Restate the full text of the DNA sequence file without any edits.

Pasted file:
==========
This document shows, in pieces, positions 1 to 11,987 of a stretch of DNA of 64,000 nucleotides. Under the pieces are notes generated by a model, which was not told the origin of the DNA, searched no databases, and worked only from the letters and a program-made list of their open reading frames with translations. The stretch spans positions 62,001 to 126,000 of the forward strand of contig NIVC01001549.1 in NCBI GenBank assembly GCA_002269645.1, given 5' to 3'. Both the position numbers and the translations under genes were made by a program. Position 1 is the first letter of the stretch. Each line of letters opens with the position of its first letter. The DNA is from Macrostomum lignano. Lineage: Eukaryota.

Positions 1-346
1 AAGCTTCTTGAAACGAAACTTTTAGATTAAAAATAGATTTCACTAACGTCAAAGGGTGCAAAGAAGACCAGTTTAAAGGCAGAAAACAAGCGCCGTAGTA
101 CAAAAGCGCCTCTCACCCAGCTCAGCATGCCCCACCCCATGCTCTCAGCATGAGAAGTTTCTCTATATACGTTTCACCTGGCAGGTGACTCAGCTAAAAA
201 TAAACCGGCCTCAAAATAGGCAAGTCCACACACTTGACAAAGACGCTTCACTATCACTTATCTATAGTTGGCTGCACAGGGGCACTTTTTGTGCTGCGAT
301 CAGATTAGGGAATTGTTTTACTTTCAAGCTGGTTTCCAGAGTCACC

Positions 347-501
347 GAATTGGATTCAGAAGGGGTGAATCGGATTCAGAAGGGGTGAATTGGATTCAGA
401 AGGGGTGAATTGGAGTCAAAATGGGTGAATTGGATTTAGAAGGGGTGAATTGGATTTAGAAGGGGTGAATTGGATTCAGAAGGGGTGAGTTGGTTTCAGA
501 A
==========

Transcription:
This document shows, in pieces, positions 1 to 11,987 of a stretch of DNA of 64,000 nucleotides. Under the pieces are notes generated by a model, which was not told the origin of the DNA, searched no databases, and worked only from the letters and a program-made list of their open reading frames with translations. The stretch spans positions 62,001 to 126,000 of the forward strand of contig NIVC01001549.1 in NCBI GenBank assembly GCA_002269645.1, given 5' to 3'. Both the position numbers and the translations under genes were made by a program. Position 1 is the first letter of the stretch. Each line of letters opens with the position of its first letter. The DNA is from Macrostomum lignano. Lineage: Eukaryota.

Positions 1-346
1 AAGCTTCTTGAAACGAAACTTTTAGATTAAAAATAGATTTCACTAACGTCAAAGGGTGCAAAGAAGACCAGTTTAAAGGCAGAAAACAAGCGCCGTAGTA
101 CAAAAGCGCCTCTCACCCAGCTCAGCATGCCCCACCCCATGCTCTCAGCATGAGAAGTTTCTCTATATACGTTTCACCTGGCAGGTGACTCAGCTAAAAA
201 TAAACCGGCCTCAAAATAGGCAAGTCCACACACTTGACAAAGACGCTTCACTATCACTTATCTATAGTTGGCTGCACAGGGGCACTTTTTGTGCTGCGAT
301 CAGATTAGGGAATTGTTTTACTTTCAAGCTGGTTTCCAGAGTCACC

Positions 347-501
347 GAATTGGATTCAGAAGGGGTGAATCGGATTCAGAAGGGGTGAATTGGATTCAGA
401 AGGGGTGAATTGGAGTCAAAATGGGTGAATTGGATTTAGAAGGGGTGAATTGGATTTAGAAGGGGTGAATTGGATTCAGAAGGGGTGAGTTGGTTTCAGA
501 A